The first step to staying healthy is the knowledge of what you’re up against, and then taking the necessary steps or precautions to reduce risks. The good news is that many of the top threats to women’s health are preventable.
The top causes of death among adult women in the U.S. include heart disease, stroke, cancer, chronic lower respiratory disease, Alzheimer’s disease, and unintentional injuries, according to statistics from the Centers for Disease Control and Prevention.
The Top Threats to Women’s Health
The top five health issues facing women today are:
The most common cancers affecting women are breast and cervical cancers, but even in this category, breast cancer is not the most deadly threat. Rather, lung cancer claims the most lives each year, mostly due to smoking.
Detecting cancers early are key to keeping women alive and healthy, and the latest global statistics show that around half a million women die from cervical cancer and half a million from breast cancer each year.
The majority of these deaths occur in low and middle-income countries. In these countries, screening, prevention, and treatment are almost non-existent.
Fortunately, lifestyle choices and healthier habits can help prevent some forms of cancers.
To the surprise of many women, Heart disease accounts for around 27 percent of all female deaths. It even kills more women in the United States than all forms of cancer combined. Fortunately, there are lots of lifestyle changes you can make to ward off heart disease, such as being physically active, not smoking, and following a healthy diet.
Reproductive Health And Maternal Health:
Sexual and reproductive health problems are responsible for one out of every three health issues for women between the ages of 15 and 44 years. Unsafe sex with its accompanying STD is a major risk factor, particularly among women and girls in developing countries.
Many women are benefitting from improvements in care during pregnancy and childbirth, but those benefits do not extend everywhere. In 2013, almost 300 000 women died from complications in pregnancy and childbirth, and most of these deaths could have been prevented, had proper access to family planning and basic services were available.
Stroke is of significant risk to women’s health. It’s not only responsible for almost 8% of all female deaths, but it’s also the leading cause of long-term disability.
Women are more often affected by this condition than men, and about 60% of the total number of stroke deaths happens in women. Thus, it’s very important that all women learn to recognize the signs of a stroke, and to call emergency team immediately if you have symptoms of numbness or weakness in your face, arm, or leg, especially if it’s only on one side of your body.
Symptoms of onset of stroke include sudden confusion, trouble speaking or understanding, sudden difficulty seeing, dizziness, loss of balance, or an abrupt severe headache.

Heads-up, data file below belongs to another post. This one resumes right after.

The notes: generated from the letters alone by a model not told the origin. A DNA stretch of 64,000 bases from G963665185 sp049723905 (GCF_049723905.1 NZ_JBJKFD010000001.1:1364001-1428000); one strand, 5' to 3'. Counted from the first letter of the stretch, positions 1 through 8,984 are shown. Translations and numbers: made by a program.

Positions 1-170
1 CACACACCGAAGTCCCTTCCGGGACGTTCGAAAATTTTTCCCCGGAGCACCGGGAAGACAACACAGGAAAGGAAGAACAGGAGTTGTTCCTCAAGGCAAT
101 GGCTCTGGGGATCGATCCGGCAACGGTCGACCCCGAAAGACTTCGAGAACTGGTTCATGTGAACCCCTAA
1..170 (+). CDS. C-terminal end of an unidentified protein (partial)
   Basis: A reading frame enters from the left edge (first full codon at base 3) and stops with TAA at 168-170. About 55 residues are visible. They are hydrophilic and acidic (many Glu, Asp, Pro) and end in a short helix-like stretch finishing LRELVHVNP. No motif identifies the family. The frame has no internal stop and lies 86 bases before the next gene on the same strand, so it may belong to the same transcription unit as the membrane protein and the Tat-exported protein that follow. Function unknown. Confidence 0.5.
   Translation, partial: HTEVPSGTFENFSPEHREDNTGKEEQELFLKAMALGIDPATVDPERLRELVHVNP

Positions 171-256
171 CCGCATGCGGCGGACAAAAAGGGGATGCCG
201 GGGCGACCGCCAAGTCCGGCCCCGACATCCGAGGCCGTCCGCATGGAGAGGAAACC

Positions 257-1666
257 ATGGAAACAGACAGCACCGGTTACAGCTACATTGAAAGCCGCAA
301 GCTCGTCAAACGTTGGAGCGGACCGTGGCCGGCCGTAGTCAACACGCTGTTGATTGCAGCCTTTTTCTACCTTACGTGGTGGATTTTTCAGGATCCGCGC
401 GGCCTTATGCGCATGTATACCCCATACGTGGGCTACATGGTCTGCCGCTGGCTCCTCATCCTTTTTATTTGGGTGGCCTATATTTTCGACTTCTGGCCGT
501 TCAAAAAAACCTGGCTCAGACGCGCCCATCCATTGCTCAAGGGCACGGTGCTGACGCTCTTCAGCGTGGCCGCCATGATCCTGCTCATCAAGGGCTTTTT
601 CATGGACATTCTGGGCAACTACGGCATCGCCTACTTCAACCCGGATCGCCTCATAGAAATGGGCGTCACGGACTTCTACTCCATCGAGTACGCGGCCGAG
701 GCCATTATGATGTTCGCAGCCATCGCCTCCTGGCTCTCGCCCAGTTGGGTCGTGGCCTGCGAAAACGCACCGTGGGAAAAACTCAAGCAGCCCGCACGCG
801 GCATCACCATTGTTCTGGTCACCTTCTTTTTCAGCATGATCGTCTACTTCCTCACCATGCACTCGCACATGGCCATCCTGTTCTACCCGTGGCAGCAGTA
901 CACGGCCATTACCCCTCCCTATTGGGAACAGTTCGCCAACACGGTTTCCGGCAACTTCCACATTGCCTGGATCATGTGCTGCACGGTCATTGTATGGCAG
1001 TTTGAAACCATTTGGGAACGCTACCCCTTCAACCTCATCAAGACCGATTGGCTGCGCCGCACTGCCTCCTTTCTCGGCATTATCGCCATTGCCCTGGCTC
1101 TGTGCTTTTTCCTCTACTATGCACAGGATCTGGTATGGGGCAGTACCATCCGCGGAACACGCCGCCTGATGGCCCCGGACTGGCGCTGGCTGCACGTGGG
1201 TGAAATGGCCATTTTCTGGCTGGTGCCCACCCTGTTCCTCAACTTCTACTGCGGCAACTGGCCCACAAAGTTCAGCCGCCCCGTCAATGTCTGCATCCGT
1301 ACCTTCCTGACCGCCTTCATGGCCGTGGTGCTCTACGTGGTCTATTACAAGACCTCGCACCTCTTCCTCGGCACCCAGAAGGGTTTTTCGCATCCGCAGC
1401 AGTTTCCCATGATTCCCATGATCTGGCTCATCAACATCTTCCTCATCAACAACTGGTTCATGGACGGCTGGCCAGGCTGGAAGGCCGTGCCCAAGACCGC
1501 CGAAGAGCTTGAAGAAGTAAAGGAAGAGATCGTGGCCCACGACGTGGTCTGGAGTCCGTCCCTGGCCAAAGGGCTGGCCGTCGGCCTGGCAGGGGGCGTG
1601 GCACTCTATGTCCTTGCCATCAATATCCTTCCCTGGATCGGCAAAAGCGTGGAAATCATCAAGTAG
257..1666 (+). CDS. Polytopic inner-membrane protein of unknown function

COPD (Chronic obstructive pulmonary disease)
This group of diseases affects the airways and lungs and makes up about 5% of all female deaths. COPD is mostly caused by smoking and involves bronchitis and emphysema.
In 2000, for the first time, more women than men died of COPD, and it’s now estimated that 64,000 women die from the condition every year. The chronic obstructive pulmonary disease is a serious threat to women’s health that also diminishes the quality of life by causing shortness of breath and limiting the patient’s ability to stay active.
How To Prevent These Top Threats to Women’s Health
If you have health problems, such as high cholesterol, high blood pressure or diabetes, that may increase your risk of heart disease and stroke.
While you can’t eliminate risk factors such as family history, you can adopt a healthier lifestyle, and control other risk factors for heart disease, stroke, and cancer.
If you smoke or use other tobacco products, you need to quit. Avoid exposure to smoke too, since women are more vulnerable than men to lung damage from inhaled smoke and pollutants.
This puts women at increased risk of illness and even death from chronic obstructive pulmonary disease (COPD). You can protect your respiratory health by not smoking and try to minimize your exposure to chemicals and outdoor air pollution.
Also, prevent respiratory infections by washing your hands often and getting a flu vaccine. Cross check with your doctor whether you need a pneumonia vaccine as well.
Eat A Healthy Diet And Maintain A Healthy Weight
Losing excess weights and keeping them off can lower your risk of heart disease as well as various types of cancer.
Engaging in exercise can help you control your weight and lower your risk of heart disease, stroke and certain types of cancer. Choose activities you enjoy, and that can even include dancing.
If you choose to drink alcohol, do so only in moderation, because, the risk of various types of cancer, including breast and liver cancer, appears to increase with the amount of alcohol you drink and the length of time you’ve been drinking regularly.
If you feel constantly stressed, your lifestyle habits might suffer, and so might your immune system. Take steps to reduce stress and learn to deal with stress in healthy ways.
Finally, to stay safe on the road, wear your seat belt, follow the speed limit, and don’t drive under the influence of alcohol or any other substances. Also, don’t drive while exhausted and sleepy.
Don’t be overwhelmed by these health risks, but do whatever you can to lead a healthy lifestyle, and these simple preventive measures can go a long way toward reducing these threats to your health.